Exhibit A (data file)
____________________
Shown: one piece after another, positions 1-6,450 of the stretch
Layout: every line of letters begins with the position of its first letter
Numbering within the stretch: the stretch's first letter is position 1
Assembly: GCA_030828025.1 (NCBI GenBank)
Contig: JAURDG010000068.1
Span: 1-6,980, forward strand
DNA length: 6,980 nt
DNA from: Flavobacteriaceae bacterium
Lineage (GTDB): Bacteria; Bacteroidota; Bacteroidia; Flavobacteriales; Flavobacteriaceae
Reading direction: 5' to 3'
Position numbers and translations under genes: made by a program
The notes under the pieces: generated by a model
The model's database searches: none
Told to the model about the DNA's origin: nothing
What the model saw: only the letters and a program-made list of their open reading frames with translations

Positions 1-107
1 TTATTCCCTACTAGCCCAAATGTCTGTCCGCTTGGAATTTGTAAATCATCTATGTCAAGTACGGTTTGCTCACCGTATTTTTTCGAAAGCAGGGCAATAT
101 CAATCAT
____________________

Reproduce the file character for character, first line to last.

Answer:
Shown: one piece after another, positions 1-6,450 of the stretch
Layout: every line of letters begins with the position of its first letter
Numbering within the stretch: the stretch's first letter is position 1
Assembly: GCA_030828025.1 (NCBI GenBank)
Contig: JAURDG010000068.1
Span: 1-6,980, forward strand
DNA length: 6,980 nt
DNA from: Flavobacteriaceae bacterium
Lineage (GTDB): Bacteria; Bacteroidota; Bacteroidia; Flavobacteriales; Flavobacteriaceae
Reading direction: 5' to 3'
Position numbers and translations under genes: made by a program
The notes under the pieces: generated by a model
The model's database searches: none
Told to the model about the DNA's origin: nothing
What the model saw: only the letters and a program-made list of their open reading frames with translations

Positions 1-107
1 TTATTCCCTACTAGCCCAAATGTCTGTCCGCTTGGAATTTGTAAATCATCTATGTCAAGTACGGTTTGCTCACCGTATTTTTTCGAAAGCAGGGCAATAT
101 CAATCAT